Pediatric COVID-19 cases on the rise

Doctors say officials should respond to ebbs and flows of virus’ spread not make permanent mandates


Baldwin County pediatricians are seeing a rise in COVID-19 cases among children but, in general, those cases are not more severe, said Daren Scroggie, M.D., VP/CMIO Infirmary Health Associate Program Director Internal Medicine Residency at Thomas Hospital.

Scroggie said as parents, teachers and school administrators try to balance a normal return to school this fall the best approach is one that reacts to the current pandemic situation.

While some parents became enflamed last week when Baldwin County School Superintendent Eddie Tyler announced that masks would not be required, Scroggie said a blanket mask requirement is not the right answer either.

“This pandemic is fluid and changes quickly. Health care providers and government officials need to be open to adapting to what is actually happening rather than making predictions about how we want it to unfold,” he said.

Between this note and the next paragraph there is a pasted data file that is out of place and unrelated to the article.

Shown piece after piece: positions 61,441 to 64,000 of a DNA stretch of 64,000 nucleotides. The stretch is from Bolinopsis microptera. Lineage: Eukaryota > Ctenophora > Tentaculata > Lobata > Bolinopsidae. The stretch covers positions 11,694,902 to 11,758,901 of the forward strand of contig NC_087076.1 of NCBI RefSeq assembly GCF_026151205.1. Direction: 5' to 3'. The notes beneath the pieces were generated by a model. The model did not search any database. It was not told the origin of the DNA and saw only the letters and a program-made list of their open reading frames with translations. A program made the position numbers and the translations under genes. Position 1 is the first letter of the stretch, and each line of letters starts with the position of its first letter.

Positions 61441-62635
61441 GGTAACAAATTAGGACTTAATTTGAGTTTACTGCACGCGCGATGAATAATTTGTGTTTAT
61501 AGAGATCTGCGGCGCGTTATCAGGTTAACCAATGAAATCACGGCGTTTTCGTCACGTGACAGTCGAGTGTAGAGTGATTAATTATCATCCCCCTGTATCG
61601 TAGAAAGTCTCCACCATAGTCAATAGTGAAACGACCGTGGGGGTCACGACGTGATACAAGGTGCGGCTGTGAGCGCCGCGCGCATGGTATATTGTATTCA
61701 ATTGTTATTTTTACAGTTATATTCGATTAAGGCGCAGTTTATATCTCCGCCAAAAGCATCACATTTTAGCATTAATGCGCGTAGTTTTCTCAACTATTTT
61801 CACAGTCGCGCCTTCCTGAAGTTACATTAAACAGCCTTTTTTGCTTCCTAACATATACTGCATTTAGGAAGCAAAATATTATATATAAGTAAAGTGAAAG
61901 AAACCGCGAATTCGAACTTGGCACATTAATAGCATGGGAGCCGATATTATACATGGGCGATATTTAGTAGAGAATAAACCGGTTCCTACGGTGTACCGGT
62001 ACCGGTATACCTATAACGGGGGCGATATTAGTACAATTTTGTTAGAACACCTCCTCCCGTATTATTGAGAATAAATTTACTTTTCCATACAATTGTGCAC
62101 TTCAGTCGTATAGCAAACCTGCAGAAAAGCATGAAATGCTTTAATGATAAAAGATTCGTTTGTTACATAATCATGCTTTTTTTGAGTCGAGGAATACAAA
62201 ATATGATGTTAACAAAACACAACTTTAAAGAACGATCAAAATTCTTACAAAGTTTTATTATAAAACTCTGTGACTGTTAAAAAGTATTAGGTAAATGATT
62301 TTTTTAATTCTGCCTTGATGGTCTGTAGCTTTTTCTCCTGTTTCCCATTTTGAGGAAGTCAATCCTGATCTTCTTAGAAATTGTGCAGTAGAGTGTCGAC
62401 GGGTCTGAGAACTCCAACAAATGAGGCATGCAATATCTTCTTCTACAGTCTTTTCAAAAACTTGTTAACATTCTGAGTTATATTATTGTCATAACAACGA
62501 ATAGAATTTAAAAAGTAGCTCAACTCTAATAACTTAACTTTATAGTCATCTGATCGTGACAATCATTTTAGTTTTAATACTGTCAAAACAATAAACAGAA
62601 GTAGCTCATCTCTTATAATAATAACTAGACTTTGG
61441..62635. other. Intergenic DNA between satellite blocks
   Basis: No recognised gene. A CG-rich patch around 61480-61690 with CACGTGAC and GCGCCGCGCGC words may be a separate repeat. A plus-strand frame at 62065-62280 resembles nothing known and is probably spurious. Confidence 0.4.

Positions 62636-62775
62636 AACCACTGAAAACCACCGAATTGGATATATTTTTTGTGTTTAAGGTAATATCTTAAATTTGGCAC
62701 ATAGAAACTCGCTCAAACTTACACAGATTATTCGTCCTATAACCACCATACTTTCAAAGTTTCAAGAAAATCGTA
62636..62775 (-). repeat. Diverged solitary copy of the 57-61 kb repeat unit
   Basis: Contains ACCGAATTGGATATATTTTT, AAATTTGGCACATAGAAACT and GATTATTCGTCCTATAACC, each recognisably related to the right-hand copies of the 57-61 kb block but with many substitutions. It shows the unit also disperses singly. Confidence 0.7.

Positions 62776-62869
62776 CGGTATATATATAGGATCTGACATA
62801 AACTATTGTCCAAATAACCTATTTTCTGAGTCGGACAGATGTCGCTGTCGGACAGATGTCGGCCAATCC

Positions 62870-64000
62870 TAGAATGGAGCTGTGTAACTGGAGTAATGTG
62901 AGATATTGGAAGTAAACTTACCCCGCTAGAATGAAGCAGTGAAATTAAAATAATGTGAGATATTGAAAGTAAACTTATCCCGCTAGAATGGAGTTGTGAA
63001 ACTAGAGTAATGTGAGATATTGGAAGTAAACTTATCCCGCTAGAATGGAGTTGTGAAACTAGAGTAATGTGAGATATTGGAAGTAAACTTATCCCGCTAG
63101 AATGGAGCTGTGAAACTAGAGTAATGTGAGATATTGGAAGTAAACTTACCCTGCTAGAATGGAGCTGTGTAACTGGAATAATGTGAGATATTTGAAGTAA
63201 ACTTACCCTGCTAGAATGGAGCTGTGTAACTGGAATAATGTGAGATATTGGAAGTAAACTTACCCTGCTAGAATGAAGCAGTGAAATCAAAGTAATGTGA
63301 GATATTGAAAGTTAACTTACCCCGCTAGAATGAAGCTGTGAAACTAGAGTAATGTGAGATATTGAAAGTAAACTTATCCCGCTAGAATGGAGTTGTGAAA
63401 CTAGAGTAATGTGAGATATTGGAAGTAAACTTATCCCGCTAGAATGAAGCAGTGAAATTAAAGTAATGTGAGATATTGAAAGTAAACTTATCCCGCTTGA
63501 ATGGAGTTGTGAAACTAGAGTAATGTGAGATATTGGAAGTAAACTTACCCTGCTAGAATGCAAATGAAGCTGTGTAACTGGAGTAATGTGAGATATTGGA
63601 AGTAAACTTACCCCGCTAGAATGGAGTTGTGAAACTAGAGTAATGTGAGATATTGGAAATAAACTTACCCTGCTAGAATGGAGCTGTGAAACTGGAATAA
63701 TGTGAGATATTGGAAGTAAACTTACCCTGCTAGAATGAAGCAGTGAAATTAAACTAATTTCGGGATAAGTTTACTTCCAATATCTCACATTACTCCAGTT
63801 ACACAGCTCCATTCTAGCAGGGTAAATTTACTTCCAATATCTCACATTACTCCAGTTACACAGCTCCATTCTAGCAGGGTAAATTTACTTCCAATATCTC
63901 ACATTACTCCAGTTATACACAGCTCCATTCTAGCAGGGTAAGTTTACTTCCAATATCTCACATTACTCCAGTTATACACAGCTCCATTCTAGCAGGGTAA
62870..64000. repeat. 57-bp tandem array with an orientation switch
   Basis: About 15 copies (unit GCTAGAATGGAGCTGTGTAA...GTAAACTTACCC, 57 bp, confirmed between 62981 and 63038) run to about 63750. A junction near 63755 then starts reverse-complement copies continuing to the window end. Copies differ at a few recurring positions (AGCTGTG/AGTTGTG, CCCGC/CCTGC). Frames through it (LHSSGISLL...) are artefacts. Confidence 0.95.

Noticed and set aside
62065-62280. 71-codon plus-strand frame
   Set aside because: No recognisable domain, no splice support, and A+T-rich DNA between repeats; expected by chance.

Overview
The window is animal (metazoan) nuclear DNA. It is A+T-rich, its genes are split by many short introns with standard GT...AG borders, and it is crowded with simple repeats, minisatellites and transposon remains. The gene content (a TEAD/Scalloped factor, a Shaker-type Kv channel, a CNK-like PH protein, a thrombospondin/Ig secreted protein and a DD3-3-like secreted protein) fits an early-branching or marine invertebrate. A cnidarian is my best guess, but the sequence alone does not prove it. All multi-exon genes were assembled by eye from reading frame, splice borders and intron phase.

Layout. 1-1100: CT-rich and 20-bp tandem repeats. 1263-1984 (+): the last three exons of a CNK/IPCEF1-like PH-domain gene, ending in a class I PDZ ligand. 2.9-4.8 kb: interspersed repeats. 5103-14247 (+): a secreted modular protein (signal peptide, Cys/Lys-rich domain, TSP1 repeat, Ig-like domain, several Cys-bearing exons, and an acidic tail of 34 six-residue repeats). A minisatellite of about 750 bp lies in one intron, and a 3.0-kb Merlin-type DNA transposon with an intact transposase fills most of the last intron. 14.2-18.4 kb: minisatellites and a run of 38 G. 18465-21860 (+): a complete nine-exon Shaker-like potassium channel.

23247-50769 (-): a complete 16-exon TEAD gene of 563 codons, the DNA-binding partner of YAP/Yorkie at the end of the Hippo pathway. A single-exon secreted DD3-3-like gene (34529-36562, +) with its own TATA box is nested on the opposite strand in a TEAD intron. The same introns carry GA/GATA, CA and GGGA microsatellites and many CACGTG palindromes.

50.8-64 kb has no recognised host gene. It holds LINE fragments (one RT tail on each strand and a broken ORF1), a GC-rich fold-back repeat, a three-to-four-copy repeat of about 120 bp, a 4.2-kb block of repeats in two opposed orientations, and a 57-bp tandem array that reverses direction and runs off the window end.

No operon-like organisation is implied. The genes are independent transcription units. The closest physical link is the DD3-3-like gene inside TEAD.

At the moment Scroggie said, we appear to have a “highly contagious outbreak in the most under vaccinated state in the country.

“In the short term, a better policy would be to mask and encourage vaccinations until this wave passes,” Scroggie said.

His own children will return to school this fall with masks on. Parents who are considering staying home, possible for a second year, need to consider all the factors of their own situation, he said.

“My children will wear masks at school,” Scroggie said. “It’s not a simple yes/no answer and there is a lot of value to having children attend school in person versus virtually.  Parents have to weigh the risks and benefits, and this may be a fluid situation as the rate of infection changes.  Vaccine approval for children may help ease this worry but that may not come until the fall.”

Scroggie said schools will likely be a high-risk site for transmission since children under 12 cannot be vaccinated yet. Those unvaccinated children may be asymptomatic but can still transmit the infection.

Even if the rate of vaccinations increased exponentially in the coming days, it would take time for the effects to be seen in the number of cases.

In the meantime, interventions such as masking, social distancing, handwashing, cleaning and isolating infected individuals has been proven to slow the rate of spread.